Sometimes the pain just never goes away.
February 3, 2015
A VG Serial: Where it Ended
That old saw, the good die young, once again proved true when a semi-trailer loss its air brakes and slam into Seth Maddox’s pickup truck on the interstate. The news travel fast as lightning an come through Small Town ’bout two o’clock in the morning. Lily Claire be eleven years old. That the age when daddies be the moss special man in a girl’s life. Miss Sissy say Miss Martha Faye bring that child to the Sutton house. She say poor lil’ thing be ’bout shattered. Yet they be no other wet eyes in that family, an lil’ Miss Lily, she cain’t understand that. It be like she living among dead people who still standing, but show no other signs of life. It frighten her, an in her own sorrow, rather than call her Uncle Bertram, Seth’s brother, she call Miss Katie instead.
It be news to Miss Katie fo’ nobody ever tell her what going on in the family. I can imagine how stunned she be when Lily Claire call her. Sissy tell me later it wasn’t as much a scene as usual when Katie pick up the child. Martha Faye so distracted with all her lil’ tasks she writes down on a piece of paper—like you can’t figure out what to do when you husband die—that she juss wave Lily Claire out of the room. Martha Faye be one sorry gal. Even a kind, gentle man like Seth Maddox not crack the wall of indifference she keep atween her an the world. Katie tell me one time she would have said her own childhood be much worse than Martha Faye’s. But what she see in her child now, she know that not so. Martha Faye don’ seem to feel nothing—no grief, no joy, nothin’. She only know anger, her seething resentment suspectin’ the whole world conspire to hurt her. These things cross generations seem like soup cookin’ a long time on the back of the stove getting thicker an thicker until it finally start to scorch and smell ugly.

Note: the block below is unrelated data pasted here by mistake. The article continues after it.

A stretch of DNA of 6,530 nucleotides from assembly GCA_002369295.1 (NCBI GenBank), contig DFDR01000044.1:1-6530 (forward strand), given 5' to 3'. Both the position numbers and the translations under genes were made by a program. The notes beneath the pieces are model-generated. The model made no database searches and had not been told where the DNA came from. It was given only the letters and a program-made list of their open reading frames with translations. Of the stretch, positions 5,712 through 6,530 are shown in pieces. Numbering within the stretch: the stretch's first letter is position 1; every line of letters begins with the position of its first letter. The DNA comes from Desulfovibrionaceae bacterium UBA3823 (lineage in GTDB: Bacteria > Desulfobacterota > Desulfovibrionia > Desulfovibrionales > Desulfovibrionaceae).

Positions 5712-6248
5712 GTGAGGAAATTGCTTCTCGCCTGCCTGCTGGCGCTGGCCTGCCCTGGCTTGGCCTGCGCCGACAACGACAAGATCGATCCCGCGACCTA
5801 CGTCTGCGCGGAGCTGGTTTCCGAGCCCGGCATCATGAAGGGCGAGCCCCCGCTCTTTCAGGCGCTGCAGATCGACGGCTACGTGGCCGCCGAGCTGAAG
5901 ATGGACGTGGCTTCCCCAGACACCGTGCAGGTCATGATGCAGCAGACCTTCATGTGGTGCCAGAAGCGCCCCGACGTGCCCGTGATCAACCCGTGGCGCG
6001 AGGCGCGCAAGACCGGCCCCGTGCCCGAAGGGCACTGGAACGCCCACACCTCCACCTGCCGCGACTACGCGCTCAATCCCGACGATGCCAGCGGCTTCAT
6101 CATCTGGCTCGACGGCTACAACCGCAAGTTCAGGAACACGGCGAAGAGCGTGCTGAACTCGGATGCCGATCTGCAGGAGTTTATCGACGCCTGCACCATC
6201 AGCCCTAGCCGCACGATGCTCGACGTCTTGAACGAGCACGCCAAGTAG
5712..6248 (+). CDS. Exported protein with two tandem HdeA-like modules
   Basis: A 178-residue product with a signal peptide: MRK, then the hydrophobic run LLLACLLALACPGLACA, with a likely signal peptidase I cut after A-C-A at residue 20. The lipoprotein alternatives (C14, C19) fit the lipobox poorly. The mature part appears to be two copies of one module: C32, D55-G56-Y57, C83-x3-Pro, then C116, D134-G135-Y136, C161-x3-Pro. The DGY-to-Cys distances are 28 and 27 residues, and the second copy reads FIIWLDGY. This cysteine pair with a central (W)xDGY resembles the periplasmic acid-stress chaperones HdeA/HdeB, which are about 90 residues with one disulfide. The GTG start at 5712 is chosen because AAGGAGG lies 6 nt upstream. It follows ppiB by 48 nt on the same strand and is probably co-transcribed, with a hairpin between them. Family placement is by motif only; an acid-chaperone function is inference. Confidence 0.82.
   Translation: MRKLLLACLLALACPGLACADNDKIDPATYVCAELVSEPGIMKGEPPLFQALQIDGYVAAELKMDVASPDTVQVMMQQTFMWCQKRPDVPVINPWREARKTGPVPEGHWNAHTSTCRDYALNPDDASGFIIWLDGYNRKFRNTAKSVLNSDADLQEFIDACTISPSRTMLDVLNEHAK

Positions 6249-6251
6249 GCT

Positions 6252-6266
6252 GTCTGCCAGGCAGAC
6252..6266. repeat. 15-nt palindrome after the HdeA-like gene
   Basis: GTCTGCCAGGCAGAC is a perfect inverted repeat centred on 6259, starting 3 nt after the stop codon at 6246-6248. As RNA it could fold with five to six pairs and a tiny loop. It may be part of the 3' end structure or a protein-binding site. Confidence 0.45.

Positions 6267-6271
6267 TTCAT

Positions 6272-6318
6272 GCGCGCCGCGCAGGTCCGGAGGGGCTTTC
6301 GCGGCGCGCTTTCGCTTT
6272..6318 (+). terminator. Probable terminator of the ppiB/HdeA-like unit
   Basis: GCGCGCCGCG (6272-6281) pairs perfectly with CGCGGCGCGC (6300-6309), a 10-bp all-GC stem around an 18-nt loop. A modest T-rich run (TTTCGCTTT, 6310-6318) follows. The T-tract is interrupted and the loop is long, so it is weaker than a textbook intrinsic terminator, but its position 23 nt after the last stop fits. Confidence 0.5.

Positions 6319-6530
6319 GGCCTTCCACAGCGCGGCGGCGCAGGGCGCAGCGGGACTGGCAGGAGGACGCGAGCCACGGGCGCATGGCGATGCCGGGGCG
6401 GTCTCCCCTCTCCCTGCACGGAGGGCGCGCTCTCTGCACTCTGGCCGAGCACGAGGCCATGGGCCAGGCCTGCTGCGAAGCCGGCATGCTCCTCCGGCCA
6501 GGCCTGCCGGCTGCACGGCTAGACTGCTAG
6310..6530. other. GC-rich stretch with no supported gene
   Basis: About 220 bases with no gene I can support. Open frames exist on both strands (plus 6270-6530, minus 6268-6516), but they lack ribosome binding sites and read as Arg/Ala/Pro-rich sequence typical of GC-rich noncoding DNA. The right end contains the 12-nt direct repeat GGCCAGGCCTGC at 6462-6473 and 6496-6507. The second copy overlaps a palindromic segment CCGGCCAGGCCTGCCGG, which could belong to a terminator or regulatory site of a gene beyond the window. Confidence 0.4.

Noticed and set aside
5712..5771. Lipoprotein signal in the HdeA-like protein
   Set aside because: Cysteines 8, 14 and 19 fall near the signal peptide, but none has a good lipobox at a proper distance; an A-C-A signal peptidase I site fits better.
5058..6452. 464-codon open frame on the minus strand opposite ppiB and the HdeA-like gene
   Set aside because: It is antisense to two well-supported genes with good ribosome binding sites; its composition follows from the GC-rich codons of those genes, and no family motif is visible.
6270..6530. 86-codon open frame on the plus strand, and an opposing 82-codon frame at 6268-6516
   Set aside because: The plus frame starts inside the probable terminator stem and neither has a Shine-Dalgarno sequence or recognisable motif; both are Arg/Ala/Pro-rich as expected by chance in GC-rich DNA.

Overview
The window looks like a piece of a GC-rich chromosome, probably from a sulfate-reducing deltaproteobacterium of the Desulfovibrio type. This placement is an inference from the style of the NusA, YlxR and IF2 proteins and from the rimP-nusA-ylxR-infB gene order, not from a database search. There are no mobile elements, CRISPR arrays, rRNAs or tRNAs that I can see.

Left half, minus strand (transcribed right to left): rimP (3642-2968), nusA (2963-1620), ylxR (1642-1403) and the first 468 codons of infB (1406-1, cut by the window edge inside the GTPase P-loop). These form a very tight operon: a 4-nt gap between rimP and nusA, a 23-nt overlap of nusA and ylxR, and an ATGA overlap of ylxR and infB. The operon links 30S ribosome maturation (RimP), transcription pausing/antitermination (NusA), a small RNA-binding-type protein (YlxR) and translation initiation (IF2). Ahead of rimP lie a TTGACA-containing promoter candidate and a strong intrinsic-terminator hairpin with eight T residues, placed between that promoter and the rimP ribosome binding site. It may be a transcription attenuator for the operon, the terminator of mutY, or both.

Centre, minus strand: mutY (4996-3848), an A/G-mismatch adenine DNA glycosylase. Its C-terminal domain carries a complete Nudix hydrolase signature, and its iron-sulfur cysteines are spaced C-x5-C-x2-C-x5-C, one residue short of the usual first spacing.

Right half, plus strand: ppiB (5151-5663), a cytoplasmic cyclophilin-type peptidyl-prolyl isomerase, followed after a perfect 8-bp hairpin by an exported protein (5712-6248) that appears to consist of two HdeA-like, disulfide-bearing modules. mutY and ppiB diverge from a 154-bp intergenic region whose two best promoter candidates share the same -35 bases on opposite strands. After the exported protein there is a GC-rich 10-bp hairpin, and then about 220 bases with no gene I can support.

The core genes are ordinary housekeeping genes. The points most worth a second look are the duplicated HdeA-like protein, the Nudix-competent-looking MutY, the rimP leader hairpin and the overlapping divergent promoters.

That evening, I go over to Katie’s an find she an Lily Claire sitting out on the porch swing, rockin’ quiet back and forth. It seem to soothe them both.
I set me down on the wicker armchair an afo’ I get myself settin’ right, Katie axin’ a question.
“Why always the decent ones? Why is that?”
“Yeah,” Lily Claire say tearfully. “Why did he have to die? Why couldn’t it have been Mama?”
The child say this without a shred of guilt. She not being mean. No one ever see her mean. She juss likely tryin’ to make sense out of somethun that don’t.
Lily start in agin.”It doesn’t seem fair. Mama is always unhappy. How could she miss a life like that? But Daddy, he was so full of love and kindness. Auntie Tara said it was because God likes nice people and calls them home to him. But if God made us all and yet still plays favorites, He doesn’t sound any nicer than people. I don’t like him. I don’t like God. He should be better than that.”
I catch myself chucklin’ juss a little, children being so honest and wise.
Katie look over at me thoughtful. “How would you answer that, Miss Imogene?”
“We always lookin’ fo’ the answer to why. That answer, whatever we come up with, not help us a lick. We think it take the pain away, but it never.”
“What does?” Lily Claire asked.
“Knowing what life really is, child. An you know what?” Lily Claire look hard at me hangin’ on to all I be saying. “You do.”
My reply didn’t help Katie much, but that lil’ child she hear say. I watch her body relax an her breathing git quiet an even. After a while, she come over an squeeze into my chair sideways. Her head restin’ on my bosom, her knees pulled up into her chest, twirling a lock of her flaxen hair slowly round her index finger right next to her cheek. She stay there without moving an axin’ no mo’ questions.
Episodes of Where It Ended by Christina Carson will be published every Tuesday.